It is doubtless that bacterial cell membrane integrity is necessary for many essential functions, and its disturbance can directly or indirectly cause metabolic dysfunction and cell death. Observing alterations in the bacterial membrane integrity by electron microscopy can help to gain insight into the compound action, by revealing not only cell surface effects but also intracellular alterations. In the present study, SEM images clearly indicated severe staphylococcal membrane perturbation, and several dents, holes, and craters were seen on the surface of the bacteria. Furthermore, the loss of cell wall and the presence of cells without cytoplasmic content were clearly visible from TEM images of TBSSB-treated MRSA cells. The result further confirmed the bactericidal activity of TBSSB against MRSA, being indicative of a mechanical rupture of the membrane permeability.
In conclusion, this study evaluated the antimicrobial activity of TBSSB against MRSA. TBSSB exhibited bactericidal activity against planktonic MRSA and substantially attenuated its ability to form biofilms. Morphological and ultrastructural changes were observed by electron microscopic images, which indicated the mechanism of TBSSB may be associated with the destruction of membrane integrity. This study suggests that TBSSB may have a potential clinical application in treating MRSA infections.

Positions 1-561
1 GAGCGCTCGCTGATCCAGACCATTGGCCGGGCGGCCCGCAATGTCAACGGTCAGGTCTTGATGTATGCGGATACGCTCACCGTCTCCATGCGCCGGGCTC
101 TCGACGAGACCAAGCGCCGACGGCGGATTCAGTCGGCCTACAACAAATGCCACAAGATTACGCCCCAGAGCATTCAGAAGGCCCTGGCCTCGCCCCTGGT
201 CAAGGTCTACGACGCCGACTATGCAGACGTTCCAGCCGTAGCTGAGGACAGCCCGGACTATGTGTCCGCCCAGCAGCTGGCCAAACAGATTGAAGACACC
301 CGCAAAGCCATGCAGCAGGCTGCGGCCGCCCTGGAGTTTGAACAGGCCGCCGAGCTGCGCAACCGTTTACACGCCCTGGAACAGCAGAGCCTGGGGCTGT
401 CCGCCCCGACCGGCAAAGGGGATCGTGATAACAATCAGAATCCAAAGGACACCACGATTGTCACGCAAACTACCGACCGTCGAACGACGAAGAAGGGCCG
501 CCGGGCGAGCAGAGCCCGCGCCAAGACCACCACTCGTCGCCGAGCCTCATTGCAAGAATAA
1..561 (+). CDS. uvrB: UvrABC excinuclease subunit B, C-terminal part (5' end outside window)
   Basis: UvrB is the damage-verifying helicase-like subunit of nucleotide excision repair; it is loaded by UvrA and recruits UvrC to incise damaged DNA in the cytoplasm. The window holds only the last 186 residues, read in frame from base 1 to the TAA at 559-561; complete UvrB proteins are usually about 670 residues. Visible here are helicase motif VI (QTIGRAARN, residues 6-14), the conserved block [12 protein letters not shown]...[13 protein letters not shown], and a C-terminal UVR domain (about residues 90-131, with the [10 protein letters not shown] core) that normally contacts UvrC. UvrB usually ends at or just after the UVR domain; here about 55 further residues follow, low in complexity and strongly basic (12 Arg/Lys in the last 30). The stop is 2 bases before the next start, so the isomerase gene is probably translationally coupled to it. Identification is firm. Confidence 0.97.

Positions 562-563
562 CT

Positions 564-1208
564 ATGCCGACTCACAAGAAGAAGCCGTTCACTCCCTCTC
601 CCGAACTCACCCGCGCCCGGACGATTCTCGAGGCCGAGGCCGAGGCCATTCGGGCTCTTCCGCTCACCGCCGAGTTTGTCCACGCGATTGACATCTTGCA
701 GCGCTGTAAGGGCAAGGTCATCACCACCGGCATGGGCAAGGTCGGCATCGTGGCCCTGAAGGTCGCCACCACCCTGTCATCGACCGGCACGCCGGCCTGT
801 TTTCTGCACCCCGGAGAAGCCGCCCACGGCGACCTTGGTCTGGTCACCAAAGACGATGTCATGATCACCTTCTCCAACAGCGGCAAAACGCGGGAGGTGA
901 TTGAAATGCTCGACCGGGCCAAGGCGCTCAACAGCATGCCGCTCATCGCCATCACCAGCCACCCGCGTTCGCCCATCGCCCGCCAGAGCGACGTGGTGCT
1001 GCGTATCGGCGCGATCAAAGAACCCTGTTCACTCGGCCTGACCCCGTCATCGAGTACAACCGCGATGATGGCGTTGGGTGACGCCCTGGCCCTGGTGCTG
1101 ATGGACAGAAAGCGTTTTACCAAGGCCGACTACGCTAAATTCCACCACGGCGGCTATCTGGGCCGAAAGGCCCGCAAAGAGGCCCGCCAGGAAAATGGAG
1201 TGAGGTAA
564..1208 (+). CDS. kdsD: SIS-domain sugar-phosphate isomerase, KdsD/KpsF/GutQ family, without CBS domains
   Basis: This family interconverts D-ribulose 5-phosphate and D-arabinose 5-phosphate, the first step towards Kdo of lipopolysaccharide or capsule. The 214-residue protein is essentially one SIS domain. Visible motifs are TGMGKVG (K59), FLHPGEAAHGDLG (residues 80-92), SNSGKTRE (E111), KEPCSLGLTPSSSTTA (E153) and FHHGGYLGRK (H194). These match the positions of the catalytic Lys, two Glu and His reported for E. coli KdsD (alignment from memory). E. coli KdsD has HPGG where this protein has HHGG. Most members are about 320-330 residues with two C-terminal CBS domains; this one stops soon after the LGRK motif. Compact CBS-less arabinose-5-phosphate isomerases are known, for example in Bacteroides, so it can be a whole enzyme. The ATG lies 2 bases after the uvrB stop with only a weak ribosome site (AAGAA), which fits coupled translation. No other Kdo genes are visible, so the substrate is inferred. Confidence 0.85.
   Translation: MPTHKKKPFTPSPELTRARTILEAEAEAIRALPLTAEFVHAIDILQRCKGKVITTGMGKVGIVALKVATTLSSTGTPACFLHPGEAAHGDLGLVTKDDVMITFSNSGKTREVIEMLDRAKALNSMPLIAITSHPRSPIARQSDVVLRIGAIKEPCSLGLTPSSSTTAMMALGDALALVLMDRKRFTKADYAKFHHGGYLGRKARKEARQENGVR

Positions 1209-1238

This work was supported by funds provided through the National Natural Science Foundation of China (81102791, 81200989).
Akira K , Hichiya H , Morita M , Shimizu A , Mitome H 2013 Metabonomic study on the biochemical response of spontaneously hypertensive rats to chronic taurine supplementation using H-1 NMR spectroscopic urinalysis. J. Pharmaceut. Biomed. 85 155 - 161    DOI : 10.1016/j.jpba.2013.07.018
Brosnan JT , Brosnan ME 2006 The sulfur-containing amino acids: an overview. J. Nutr. 136 1636S - 1640S
Chohan ZH , Khan KM , Supuran CT 2005 In-vitro antibacterial, antifungal and cytotoxic properties of sulfonamide-derived Schiff's bases and their metal complexes. J. Enzym. Inhib. Med. Chem. 20 183 - 188    DOI : 10.1080/14756360500043257